Seminar Series on Evolutionary Medicine - Jenny Tung: The importance of being social - social interactions, gene regulation,and fitness in nonhuman primates

  • Date: Oct 12, 2017
  • Time: 03:00 PM - 04:00 PM (Local Time Germany)
  • Speaker: Jenny Tung from the Duke University, USA
  • For more information on the research fields of Jenny Tung, please click here:
  • Location: MPI Plön
  • Room: Lecture hall
  • Host: Tobias Lenz and John Baines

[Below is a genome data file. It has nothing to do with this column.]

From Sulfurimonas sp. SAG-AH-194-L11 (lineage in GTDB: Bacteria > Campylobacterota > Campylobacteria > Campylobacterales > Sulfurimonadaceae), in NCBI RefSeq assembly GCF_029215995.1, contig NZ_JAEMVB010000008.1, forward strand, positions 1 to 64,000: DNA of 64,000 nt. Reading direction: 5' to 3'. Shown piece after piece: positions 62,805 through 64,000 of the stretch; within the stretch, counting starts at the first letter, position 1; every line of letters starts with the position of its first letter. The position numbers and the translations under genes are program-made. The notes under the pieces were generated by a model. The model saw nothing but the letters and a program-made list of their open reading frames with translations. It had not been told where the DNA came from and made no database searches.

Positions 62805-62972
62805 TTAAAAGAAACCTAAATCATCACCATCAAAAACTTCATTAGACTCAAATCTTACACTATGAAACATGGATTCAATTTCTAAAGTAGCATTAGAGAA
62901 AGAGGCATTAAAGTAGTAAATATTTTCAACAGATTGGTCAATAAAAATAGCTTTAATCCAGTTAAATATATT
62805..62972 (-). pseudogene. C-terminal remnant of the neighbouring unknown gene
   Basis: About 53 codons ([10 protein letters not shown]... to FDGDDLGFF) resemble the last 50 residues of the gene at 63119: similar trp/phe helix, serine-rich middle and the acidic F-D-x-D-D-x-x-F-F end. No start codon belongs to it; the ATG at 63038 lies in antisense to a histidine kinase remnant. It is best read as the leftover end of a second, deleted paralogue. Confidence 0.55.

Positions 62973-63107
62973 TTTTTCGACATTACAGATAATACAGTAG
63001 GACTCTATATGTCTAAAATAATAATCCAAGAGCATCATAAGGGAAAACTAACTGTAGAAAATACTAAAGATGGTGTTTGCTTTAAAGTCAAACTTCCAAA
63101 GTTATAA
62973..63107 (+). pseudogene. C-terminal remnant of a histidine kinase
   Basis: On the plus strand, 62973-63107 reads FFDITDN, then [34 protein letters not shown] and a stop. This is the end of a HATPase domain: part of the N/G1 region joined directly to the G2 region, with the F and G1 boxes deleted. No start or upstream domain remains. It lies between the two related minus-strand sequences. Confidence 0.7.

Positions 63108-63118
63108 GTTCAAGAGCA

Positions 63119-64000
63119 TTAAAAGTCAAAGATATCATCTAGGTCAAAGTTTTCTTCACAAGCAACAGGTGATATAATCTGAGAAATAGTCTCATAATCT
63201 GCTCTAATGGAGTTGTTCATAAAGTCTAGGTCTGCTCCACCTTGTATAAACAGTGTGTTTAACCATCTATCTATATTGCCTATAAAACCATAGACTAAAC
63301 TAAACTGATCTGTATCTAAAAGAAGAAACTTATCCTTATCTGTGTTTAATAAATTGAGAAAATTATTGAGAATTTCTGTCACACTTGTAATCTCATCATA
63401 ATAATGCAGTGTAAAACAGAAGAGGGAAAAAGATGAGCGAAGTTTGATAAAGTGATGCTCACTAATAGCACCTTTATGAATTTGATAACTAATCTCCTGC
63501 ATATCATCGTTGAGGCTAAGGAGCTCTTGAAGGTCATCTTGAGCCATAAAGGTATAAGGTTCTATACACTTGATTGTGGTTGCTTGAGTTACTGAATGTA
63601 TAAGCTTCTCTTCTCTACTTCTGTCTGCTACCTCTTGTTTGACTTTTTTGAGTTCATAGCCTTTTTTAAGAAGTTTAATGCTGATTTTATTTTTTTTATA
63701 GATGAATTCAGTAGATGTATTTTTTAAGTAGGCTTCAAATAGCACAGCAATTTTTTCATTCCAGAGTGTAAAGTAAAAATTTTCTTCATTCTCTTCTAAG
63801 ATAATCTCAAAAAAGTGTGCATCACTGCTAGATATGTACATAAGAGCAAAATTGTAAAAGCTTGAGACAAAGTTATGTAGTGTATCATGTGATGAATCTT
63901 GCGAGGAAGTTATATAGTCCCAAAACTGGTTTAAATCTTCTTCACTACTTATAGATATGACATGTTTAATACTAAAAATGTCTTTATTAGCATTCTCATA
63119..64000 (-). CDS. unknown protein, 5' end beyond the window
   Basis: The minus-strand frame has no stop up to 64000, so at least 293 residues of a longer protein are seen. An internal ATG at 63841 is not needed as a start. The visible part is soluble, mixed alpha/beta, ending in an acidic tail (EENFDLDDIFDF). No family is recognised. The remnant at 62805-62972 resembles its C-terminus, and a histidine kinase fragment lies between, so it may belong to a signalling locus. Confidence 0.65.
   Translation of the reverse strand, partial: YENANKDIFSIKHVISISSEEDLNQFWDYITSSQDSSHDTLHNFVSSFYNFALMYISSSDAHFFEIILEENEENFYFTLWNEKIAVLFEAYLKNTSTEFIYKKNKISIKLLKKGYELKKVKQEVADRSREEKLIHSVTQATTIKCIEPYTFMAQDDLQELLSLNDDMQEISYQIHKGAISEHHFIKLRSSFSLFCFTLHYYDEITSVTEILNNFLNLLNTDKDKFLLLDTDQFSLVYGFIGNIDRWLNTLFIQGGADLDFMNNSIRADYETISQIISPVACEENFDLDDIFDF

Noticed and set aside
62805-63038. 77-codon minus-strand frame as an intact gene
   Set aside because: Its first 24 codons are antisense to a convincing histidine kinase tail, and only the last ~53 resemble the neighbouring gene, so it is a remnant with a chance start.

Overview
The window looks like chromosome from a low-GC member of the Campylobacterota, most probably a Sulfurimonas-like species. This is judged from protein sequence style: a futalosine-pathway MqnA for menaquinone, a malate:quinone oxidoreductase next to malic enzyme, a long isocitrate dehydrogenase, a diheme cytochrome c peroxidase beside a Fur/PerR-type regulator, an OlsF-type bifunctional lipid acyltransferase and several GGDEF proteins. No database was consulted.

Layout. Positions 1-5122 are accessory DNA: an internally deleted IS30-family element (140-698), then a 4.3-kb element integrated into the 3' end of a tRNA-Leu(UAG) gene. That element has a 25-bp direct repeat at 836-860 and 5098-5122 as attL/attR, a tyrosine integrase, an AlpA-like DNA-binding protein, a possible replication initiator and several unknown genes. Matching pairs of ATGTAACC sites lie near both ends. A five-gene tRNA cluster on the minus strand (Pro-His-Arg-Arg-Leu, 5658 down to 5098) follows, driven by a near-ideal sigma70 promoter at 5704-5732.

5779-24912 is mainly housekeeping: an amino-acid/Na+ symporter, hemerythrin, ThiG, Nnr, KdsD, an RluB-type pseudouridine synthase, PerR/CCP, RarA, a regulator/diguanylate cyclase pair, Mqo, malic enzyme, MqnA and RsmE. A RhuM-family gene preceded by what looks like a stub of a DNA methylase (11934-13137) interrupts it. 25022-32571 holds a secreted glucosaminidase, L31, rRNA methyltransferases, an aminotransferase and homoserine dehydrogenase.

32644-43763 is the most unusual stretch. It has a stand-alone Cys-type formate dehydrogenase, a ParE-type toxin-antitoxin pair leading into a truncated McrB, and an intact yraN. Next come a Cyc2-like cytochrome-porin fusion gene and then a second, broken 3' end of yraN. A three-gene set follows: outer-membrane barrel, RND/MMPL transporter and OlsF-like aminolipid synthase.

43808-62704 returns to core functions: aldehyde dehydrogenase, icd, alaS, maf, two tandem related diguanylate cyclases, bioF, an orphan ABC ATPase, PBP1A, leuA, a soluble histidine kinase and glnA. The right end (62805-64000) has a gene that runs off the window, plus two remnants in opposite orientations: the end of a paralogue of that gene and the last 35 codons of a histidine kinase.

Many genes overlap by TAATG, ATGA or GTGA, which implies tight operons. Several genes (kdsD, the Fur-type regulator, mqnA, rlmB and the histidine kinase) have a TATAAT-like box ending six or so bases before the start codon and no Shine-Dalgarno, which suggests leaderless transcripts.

In social species, interactions with other members of the same species powerfully shape the environment that animals face each day. These interactions mediate the evolutionary costs and benefits of group living and, in humans, are one of the most powerful predictors of disease susceptibility and lifespan. My lab uses nonhuman primate models to understand the evolutionary history and mechanistic underpinnings of social gradients in health. Using a 45-year data set from wild baboons in Kenya, we demonstrate that social adversity in early life combines with ecological pressures to profoundly shape individual survival and lifetime reproductive success. In both wild baboons and captive rhesus macaques, we also identify close ties between one dimension of social interactions—position in a dominance rank hierarchy—and gene regulation in the immune system. This signal is especially marked in male baboons and female rhesus macaques, and in the latter case, we show that social status causally alters the response to a model of bacterial infection. However, the relationship between dominance rank and gene regulation differs between baboons and rhesus macaques in key ways. Our results indicate that the effects of social status are contingent on how it is achieved and maintained, as well as its benefits for the organism. More broadly, our findings demonstrate that close ties between social adversity and survival have a long evolutionary history in the primate lineage, and that changes at the level of gene regulation contribute to this relationship.

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